For the waste to be seen as pre-treated it must comply with the definition of treatment, this involves a three-point test in which the proposed treatment option must be accessed by:

The waste must be treated by a physical, thermal, chemical or biological process which includes sorting.

The process must change the characteristics of the waste, and must do so in order to:

  • Reduce the volume of waste; or
  • Reduce its hazardous nature; or
  • Facilitate its handling; or
  • Enhance its recovery.

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UK Waste Regulation

Since January 1st 2015, UK waste regulations have required businesses to separate recyclable materials (paper, plastic & glass) from other waste. This amendment to the EU Waste Framework Directive is to ensure improvement to the quality and quantity of recycling across the UK.

It means that businesses should ensure that all dry mixed recyclables (paper, plastic & glass) produced by your business are collected separately from other waste such as food and general waste.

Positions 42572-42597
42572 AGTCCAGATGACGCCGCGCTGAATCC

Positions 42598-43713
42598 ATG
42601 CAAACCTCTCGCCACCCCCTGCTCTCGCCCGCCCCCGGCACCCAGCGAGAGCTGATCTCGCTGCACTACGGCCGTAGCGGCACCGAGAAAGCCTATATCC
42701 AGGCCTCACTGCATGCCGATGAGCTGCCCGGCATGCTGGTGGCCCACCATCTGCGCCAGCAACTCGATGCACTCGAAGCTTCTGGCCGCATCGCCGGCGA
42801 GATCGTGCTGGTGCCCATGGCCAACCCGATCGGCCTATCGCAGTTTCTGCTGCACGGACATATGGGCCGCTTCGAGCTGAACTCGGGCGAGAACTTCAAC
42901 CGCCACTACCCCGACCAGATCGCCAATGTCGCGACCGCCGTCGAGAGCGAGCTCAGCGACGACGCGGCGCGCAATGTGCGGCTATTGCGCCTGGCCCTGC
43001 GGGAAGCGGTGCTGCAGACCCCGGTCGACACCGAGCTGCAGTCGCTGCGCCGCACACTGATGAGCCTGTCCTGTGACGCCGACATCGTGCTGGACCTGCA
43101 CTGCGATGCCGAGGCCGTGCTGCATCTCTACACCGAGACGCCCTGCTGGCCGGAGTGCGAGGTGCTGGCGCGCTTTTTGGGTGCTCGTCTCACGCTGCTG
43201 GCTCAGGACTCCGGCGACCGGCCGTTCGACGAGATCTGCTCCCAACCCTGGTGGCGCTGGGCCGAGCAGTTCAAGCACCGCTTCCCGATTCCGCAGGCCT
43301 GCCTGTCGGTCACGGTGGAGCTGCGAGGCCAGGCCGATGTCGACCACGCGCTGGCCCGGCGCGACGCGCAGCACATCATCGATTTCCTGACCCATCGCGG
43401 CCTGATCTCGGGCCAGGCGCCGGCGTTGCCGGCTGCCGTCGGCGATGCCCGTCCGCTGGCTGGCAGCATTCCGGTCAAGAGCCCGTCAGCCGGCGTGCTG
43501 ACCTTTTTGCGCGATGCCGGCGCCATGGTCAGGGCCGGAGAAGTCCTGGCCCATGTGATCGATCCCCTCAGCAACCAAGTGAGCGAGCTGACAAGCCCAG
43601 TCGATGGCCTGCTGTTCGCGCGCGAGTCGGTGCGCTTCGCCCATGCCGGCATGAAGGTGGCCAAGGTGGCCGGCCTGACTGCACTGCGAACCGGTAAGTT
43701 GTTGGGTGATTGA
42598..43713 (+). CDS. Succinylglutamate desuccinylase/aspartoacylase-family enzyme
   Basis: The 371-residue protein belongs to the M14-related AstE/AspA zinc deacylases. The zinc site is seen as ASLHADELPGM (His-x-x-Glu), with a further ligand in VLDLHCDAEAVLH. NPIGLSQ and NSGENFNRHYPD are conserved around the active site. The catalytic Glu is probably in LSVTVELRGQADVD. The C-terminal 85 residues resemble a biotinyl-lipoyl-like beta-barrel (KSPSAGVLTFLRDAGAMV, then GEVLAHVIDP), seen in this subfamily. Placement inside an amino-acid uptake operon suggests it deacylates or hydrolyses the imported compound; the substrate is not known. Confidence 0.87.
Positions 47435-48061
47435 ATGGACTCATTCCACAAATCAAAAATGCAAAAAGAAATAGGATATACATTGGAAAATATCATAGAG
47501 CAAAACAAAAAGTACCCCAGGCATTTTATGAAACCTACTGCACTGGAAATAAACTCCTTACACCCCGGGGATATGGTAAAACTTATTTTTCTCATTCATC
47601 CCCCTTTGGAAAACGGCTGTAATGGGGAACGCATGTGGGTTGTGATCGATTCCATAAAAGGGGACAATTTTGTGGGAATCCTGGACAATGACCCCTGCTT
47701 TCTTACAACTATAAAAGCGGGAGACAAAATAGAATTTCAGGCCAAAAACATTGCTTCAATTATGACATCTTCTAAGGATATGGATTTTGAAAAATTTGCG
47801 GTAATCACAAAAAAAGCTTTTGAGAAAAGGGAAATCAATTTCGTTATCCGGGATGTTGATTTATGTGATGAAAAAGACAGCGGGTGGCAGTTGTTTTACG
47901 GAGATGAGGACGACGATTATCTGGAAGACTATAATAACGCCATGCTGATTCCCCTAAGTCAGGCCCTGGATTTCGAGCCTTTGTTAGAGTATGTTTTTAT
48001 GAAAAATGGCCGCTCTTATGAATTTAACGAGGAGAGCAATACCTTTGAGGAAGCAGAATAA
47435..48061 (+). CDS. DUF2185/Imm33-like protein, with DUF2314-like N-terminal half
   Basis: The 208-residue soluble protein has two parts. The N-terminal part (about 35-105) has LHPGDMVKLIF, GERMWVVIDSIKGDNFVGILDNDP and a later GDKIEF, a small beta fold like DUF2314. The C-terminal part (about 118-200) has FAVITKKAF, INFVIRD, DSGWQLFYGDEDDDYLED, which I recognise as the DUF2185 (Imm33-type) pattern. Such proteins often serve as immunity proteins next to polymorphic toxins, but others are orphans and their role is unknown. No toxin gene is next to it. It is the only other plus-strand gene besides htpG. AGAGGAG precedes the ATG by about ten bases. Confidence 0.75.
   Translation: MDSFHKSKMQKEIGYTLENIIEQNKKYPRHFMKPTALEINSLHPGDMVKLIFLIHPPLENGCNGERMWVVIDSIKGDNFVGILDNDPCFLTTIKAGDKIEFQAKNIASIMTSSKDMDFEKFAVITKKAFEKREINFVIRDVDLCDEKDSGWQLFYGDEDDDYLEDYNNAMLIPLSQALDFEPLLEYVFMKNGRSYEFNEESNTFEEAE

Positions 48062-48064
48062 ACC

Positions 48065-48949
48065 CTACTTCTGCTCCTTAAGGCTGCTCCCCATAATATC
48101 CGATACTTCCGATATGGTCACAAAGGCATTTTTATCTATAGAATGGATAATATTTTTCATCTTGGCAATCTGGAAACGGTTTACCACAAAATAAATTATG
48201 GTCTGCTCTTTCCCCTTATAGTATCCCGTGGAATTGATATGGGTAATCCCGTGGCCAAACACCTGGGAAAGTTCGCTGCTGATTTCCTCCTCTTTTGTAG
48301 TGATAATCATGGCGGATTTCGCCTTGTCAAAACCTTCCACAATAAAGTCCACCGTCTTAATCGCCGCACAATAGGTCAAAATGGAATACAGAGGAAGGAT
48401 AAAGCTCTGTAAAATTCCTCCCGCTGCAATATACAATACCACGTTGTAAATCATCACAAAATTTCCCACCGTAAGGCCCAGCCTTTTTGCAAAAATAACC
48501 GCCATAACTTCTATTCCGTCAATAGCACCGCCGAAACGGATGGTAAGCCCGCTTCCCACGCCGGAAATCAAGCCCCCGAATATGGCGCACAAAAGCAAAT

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Waste Transfer Notes

Any waste transfer must be accompanied by a written Waste Transfer Note (WTN) in which the waste is sufficiently and accurately described. Waste Transfer Notes must be kept for at least two years. Countrystyle Recycling is a licensed waste carrier. Countrystyle works with its customers to help them comply with all relevant waste management legislation.

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The Waste and Electrical & Electronic Equipment Directive

The Waste Electrical and Electronic Equipment Directive (WEEE Directive) was introduced in January 2007. The WEEE Directive aims to reduce the amount of electrical and electronic equipment being produced and to encourage everyone to reuse, recycle and recover it.

For more information click here.